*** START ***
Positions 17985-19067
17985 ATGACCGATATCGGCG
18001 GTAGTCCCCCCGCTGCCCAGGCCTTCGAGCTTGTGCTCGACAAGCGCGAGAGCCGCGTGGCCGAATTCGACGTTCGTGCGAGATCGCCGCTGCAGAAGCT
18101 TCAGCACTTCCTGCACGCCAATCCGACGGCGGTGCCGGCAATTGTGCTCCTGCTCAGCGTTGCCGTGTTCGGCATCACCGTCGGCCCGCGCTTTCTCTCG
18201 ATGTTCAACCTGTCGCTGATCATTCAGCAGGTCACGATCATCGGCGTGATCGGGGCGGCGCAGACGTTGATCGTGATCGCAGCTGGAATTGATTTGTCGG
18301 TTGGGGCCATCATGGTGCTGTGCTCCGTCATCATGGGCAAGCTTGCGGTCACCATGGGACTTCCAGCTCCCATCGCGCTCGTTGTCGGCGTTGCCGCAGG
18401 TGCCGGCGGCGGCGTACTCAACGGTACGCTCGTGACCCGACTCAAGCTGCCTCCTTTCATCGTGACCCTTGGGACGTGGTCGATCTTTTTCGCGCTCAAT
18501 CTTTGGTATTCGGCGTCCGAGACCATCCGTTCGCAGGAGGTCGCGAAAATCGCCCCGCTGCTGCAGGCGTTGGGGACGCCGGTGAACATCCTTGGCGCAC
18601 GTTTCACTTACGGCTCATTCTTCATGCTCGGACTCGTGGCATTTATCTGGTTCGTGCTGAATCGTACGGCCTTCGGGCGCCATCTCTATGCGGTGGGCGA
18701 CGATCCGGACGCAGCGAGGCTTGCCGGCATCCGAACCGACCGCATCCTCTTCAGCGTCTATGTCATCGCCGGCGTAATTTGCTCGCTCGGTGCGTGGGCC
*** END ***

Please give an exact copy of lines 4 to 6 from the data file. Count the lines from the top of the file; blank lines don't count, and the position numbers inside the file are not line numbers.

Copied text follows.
18101 TCAGCACTTCCTGCACGCCAATCCGACGGCGGTGCCGGCAATTGTGCTCCTGCTCAGCGTTGCCGTGTTCGGCATCACCGTCGGCCCGCGCTTTCTCTCG
18201 ATGTTCAACCTGTCGCTGATCATTCAGCAGGTCACGATCATCGGCGTGATCGGGGCGGCGCAGACGTTGATCGTGATCGCAGCTGGAATTGATTTGTCGG
18301 TTGGGGCCATCATGGTGCTGTGCTCCGTCATCATGGGCAAGCTTGCGGTCACCATGGGACTTCCAGCTCCCATCGCGCTCGTTGTCGGCGTTGCCGCAGG